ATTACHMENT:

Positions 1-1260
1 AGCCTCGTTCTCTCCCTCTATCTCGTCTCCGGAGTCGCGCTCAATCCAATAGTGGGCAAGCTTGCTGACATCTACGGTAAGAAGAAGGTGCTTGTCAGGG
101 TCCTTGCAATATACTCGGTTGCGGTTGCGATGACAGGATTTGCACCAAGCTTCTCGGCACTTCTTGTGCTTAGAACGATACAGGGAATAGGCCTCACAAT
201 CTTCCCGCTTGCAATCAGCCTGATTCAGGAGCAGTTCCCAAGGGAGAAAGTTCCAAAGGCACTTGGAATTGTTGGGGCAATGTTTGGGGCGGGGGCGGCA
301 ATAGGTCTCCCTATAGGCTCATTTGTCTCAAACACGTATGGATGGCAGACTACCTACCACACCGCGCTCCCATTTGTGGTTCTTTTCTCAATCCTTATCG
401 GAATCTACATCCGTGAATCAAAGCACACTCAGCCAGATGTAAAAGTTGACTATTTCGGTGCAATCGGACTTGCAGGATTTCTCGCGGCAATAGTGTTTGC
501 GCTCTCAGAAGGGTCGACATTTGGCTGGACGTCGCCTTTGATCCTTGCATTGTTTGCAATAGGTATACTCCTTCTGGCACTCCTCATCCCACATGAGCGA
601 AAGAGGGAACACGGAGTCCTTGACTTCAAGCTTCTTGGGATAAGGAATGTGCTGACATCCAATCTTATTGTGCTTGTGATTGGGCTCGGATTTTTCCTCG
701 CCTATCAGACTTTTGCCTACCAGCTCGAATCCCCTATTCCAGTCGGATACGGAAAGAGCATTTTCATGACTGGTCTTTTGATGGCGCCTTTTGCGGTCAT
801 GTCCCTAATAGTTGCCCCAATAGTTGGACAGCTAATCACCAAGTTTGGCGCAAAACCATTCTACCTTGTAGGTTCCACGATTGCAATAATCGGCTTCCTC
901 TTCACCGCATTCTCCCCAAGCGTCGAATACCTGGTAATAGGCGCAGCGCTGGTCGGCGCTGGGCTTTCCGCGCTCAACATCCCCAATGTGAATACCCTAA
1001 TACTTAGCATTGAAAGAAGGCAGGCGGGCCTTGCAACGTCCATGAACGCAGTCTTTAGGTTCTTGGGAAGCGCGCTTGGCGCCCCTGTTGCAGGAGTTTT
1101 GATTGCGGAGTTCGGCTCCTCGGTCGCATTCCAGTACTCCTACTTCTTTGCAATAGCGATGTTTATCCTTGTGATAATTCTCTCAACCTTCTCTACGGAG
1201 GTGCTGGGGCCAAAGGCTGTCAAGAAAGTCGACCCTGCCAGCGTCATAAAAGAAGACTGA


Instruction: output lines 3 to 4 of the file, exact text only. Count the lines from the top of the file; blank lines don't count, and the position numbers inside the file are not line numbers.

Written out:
101 TCCTTGCAATATACTCGGTTGCGGTTGCGATGACAGGATTTGCACCAAGCTTCTCGGCACTTCTTGTGCTTAGAACGATACAGGGAATAGGCCTCACAAT
201 CTTCCCGCTTGCAATCAGCCTGATTCAGGAGCAGTTCCCAAGGGAGAAAGTTCCAAAGGCACTTGGAATTGTTGGGGCAATGTTTGGGGCGGGGGCGGCA